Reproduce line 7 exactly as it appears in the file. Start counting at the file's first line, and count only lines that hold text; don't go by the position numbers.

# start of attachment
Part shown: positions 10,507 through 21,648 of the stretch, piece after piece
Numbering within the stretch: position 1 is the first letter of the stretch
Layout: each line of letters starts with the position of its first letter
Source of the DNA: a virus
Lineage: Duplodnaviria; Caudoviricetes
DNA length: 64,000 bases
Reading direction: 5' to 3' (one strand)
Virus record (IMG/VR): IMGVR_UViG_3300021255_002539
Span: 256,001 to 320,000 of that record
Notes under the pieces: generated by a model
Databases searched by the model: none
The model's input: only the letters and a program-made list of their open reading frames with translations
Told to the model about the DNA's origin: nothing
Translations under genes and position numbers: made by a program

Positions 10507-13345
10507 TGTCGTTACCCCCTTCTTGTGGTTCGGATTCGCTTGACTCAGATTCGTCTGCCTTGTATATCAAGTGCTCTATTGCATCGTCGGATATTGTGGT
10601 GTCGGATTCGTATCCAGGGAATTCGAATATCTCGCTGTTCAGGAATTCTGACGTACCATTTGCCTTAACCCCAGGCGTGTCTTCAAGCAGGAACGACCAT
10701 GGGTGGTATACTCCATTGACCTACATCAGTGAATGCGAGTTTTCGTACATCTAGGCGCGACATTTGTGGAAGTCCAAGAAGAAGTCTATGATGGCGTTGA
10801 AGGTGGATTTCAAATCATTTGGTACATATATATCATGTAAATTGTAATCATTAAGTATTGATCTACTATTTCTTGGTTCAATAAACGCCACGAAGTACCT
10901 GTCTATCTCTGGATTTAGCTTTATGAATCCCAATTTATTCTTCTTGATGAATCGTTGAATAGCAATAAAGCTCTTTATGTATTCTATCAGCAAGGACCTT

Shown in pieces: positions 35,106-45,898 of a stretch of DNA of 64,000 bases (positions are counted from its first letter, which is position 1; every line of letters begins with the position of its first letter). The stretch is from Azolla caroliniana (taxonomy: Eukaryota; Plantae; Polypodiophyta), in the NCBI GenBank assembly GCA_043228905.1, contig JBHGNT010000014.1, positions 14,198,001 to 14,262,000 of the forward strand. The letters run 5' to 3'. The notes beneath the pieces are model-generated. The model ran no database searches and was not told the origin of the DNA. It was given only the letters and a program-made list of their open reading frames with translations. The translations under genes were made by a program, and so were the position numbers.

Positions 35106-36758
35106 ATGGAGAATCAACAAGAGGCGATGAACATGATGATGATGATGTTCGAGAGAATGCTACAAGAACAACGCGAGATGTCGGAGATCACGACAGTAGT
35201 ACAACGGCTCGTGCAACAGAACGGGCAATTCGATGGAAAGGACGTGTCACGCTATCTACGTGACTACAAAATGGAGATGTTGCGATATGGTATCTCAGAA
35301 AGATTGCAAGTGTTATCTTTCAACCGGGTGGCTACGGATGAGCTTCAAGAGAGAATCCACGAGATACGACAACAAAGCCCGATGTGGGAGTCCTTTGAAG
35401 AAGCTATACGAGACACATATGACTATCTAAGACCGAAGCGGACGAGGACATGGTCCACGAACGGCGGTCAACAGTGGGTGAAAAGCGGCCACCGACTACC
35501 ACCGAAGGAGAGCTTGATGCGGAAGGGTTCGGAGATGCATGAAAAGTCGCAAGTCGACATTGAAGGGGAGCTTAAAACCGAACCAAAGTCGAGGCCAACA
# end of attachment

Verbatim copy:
Reading direction: 5' to 3' (one strand)